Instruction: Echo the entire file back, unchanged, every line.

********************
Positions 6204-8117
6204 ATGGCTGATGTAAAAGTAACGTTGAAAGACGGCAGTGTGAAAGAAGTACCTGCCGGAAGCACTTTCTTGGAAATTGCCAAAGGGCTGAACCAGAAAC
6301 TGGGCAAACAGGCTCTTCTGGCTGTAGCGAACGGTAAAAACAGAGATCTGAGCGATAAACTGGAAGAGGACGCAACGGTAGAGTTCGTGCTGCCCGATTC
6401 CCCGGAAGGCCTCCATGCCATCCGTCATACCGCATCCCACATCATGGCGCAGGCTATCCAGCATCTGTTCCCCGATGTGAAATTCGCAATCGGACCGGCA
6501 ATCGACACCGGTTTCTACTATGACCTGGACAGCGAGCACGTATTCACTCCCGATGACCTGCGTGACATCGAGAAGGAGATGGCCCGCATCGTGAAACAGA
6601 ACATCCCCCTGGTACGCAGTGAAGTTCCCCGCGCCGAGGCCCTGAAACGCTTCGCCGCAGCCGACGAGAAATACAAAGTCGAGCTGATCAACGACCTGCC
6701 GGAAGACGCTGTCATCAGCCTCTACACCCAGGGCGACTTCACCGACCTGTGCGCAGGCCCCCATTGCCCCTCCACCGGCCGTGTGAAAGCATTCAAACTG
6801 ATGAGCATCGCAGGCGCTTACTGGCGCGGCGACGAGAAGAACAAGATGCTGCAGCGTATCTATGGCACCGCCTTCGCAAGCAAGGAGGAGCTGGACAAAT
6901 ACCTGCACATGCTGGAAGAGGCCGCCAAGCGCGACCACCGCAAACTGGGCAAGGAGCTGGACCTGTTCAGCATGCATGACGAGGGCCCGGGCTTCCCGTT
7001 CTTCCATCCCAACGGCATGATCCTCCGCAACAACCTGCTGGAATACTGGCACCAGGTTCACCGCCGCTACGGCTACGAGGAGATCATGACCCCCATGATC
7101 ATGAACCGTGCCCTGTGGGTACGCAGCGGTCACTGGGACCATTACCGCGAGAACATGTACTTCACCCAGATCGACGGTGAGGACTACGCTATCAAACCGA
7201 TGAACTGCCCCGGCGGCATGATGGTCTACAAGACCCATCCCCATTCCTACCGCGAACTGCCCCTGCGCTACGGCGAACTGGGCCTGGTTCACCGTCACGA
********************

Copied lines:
Positions 6204-8117
6204 ATGGCTGATGTAAAAGTAACGTTGAAAGACGGCAGTGTGAAAGAAGTACCTGCCGGAAGCACTTTCTTGGAAATTGCCAAAGGGCTGAACCAGAAAC
6301 TGGGCAAACAGGCTCTTCTGGCTGTAGCGAACGGTAAAAACAGAGATCTGAGCGATAAACTGGAAGAGGACGCAACGGTAGAGTTCGTGCTGCCCGATTC
6401 CCCGGAAGGCCTCCATGCCATCCGTCATACCGCATCCCACATCATGGCGCAGGCTATCCAGCATCTGTTCCCCGATGTGAAATTCGCAATCGGACCGGCA
6501 ATCGACACCGGTTTCTACTATGACCTGGACAGCGAGCACGTATTCACTCCCGATGACCTGCGTGACATCGAGAAGGAGATGGCCCGCATCGTGAAACAGA
6601 ACATCCCCCTGGTACGCAGTGAAGTTCCCCGCGCCGAGGCCCTGAAACGCTTCGCCGCAGCCGACGAGAAATACAAAGTCGAGCTGATCAACGACCTGCC
6701 GGAAGACGCTGTCATCAGCCTCTACACCCAGGGCGACTTCACCGACCTGTGCGCAGGCCCCCATTGCCCCTCCACCGGCCGTGTGAAAGCATTCAAACTG
6801 ATGAGCATCGCAGGCGCTTACTGGCGCGGCGACGAGAAGAACAAGATGCTGCAGCGTATCTATGGCACCGCCTTCGCAAGCAAGGAGGAGCTGGACAAAT
6901 ACCTGCACATGCTGGAAGAGGCCGCCAAGCGCGACCACCGCAAACTGGGCAAGGAGCTGGACCTGTTCAGCATGCATGACGAGGGCCCGGGCTTCCCGTT
7001 CTTCCATCCCAACGGCATGATCCTCCGCAACAACCTGCTGGAATACTGGCACCAGGTTCACCGCCGCTACGGCTACGAGGAGATCATGACCCCCATGATC
7101 ATGAACCGTGCCCTGTGGGTACGCAGCGGTCACTGGGACCATTACCGCGAGAACATGTACTTCACCCAGATCGACGGTGAGGACTACGCTATCAAACCGA
7201 TGAACTGCCCCGGCGGCATGATGGTCTACAAGACCCATCCCCATTCCTACCGCGAACTGCCCCTGCGCTACGGCGAACTGGGCCTGGTTCACCGTCACGA